FCC Commissioner Kicks Off New BSU Series
By Bekah Oester
The new Bowie State University "Distinguished Events Series" began Oct. 26 with a visit from new Federal Communications Commissioner Mignon Clyburn.
Although 13 women and six African Americans have previously held Clyburn's title, Clyburn is the first African-American woman to serve as commissioner of the FCC. In addition to her prestigious title, Clyburn's father is the third most powerful democrat in the U.S.; he serves as the House majority whip.
The event, which took place in the Samuel Myers Auditorium in the Martin Luther King Jr. Communication Arts Center, was the first of four to be held this semester. BSU Provost Roosevelt Newson said that he wanted to create a premier event series for BSU in order to bring a unique combination of "nationally recognized individuals" to the school to educate and promote discussion throughout campus. This year's theme for the first series is the power of the media," making Clyburn an ideal choice to open the inaugural series.
Before Clyburn began, faculty member Karima A. Haynes was recognized for her role in putting the series together and faculty member Dwight Ellis was given the privilege of introducing Clyburn, who then took the stage to deliver her message.
Clyburn said it was a pleasure to take place in this "inaugural season" of the Distinguished Events Series and spoke about her life and background briefly before delivering the message she wanted to get across to students. She mentioned her life of public service, how fortunate students are to be enrolled in higher institutions as she is only a second generation college graduate, the various positions she held including the manager of a local newspaper at her South Carolina home, and how frustrated she felt by the media choosing to cover only the negative aspects of African-American life and ignoring the positives.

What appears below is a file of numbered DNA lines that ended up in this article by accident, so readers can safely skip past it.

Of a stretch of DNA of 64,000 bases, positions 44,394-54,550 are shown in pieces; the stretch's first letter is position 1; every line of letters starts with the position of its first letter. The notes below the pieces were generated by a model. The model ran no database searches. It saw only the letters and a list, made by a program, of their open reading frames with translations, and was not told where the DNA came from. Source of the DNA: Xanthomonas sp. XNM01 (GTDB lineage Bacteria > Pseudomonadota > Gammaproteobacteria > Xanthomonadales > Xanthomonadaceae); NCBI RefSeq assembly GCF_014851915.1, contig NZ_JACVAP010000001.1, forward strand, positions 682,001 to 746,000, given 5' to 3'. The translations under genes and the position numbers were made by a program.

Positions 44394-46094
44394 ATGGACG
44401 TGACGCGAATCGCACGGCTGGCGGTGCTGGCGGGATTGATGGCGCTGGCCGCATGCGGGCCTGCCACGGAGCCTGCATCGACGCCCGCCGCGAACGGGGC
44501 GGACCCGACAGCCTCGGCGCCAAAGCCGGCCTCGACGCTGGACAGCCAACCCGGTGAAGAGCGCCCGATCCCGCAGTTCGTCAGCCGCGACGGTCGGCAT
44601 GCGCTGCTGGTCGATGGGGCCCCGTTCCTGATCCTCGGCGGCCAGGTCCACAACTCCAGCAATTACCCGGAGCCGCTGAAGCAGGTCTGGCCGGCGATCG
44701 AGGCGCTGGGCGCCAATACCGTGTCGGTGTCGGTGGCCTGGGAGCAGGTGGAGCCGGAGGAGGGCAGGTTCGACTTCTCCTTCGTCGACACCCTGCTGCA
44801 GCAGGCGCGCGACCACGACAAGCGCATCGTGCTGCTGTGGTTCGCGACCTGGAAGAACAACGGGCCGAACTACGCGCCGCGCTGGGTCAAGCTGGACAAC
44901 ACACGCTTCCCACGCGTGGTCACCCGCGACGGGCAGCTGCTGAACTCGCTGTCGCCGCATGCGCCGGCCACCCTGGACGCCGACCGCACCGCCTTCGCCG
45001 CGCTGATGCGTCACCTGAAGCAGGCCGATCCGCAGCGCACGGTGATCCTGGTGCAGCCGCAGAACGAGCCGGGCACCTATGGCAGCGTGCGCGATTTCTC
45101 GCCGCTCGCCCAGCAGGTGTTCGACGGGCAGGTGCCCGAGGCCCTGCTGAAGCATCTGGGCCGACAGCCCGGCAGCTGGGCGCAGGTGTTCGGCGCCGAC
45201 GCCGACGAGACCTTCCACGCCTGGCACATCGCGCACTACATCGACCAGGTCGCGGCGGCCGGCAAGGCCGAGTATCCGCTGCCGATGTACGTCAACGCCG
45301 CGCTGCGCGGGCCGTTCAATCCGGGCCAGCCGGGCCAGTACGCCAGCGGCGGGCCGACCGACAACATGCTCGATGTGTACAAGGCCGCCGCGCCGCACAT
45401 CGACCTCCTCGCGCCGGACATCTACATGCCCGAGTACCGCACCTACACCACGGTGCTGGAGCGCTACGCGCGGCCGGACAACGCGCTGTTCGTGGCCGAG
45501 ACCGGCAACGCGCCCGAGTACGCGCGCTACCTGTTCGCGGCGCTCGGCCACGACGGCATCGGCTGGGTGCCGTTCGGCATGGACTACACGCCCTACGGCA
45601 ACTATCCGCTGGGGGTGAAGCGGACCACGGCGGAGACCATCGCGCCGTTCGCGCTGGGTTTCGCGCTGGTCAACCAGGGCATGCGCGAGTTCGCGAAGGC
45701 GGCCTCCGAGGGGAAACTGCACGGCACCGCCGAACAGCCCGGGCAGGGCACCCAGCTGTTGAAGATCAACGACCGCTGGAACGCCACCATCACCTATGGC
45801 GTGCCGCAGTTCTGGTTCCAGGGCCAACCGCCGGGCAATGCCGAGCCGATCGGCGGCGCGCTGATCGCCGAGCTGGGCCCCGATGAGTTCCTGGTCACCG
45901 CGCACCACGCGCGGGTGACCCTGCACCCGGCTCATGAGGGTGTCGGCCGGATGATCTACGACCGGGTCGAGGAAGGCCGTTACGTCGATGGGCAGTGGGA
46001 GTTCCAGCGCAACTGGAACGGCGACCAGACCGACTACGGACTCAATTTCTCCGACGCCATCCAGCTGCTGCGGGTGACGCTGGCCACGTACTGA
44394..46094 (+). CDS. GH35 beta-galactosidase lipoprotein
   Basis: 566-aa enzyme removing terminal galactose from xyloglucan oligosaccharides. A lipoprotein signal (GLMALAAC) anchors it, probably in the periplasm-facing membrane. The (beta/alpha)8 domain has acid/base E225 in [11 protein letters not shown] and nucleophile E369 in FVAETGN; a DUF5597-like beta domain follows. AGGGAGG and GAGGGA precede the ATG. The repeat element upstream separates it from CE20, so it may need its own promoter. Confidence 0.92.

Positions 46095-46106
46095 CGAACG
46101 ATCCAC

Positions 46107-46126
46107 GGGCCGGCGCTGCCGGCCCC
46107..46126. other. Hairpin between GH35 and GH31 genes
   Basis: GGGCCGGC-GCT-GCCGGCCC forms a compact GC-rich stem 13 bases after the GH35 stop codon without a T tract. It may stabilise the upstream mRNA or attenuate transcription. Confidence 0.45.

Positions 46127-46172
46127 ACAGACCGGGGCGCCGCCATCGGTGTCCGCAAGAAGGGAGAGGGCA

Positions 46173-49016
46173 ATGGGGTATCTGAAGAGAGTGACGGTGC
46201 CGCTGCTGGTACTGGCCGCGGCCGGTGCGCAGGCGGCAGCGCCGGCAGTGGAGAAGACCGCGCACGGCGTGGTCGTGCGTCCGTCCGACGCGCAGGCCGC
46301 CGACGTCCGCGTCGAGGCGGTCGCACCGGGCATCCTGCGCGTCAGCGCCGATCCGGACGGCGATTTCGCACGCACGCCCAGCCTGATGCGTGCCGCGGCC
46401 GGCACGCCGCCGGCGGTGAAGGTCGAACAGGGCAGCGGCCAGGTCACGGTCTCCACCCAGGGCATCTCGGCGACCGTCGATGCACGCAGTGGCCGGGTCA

The big point of Clyburn's message was finally vocalized: understand the importance of broadband nationwide and to all communities. Clyburn feels that broadband connection is a tool integral to development that has the potential to transform the lives of all its' users. As young adults have a "natural affinity" for technology, BSU students may take broadband for granted, but Clyburn urged them to serve the public by continuing to use and define emerging technologies and to take our knowledge to others as the FCC has discovered that 25 percent of individuals do not regularly use broadband for a variety of reasons including a lack of interest, time, or a feeling that the technology is too difficult to use.
Clyburn emphasized repeatedly the importance of broadband as many things in the future such as financial transactions and job applications transition to becoming online-only. "The power of broadband is truly transformational," she said.
The second point to Clyburn's message encouraged students "to consider the path of communications," because the field directly impacts one-sixth of the nation's economy. She mentioned that currently there is a lack of American workers in the field, so talent is being imported from outside the U.S., which should not be the case.
Clyburn then took time to address questions from students, where she referred to herself as "real," discussing issues ranging from network neutrality to discrimination to obesity from the overuse of technology. A question near the end of the session summed up one of the most important life messages of all: the power of networking for your career. She told students that relationships are important, "don't get so hung up on what your degree is," and "it's about having a good attitude."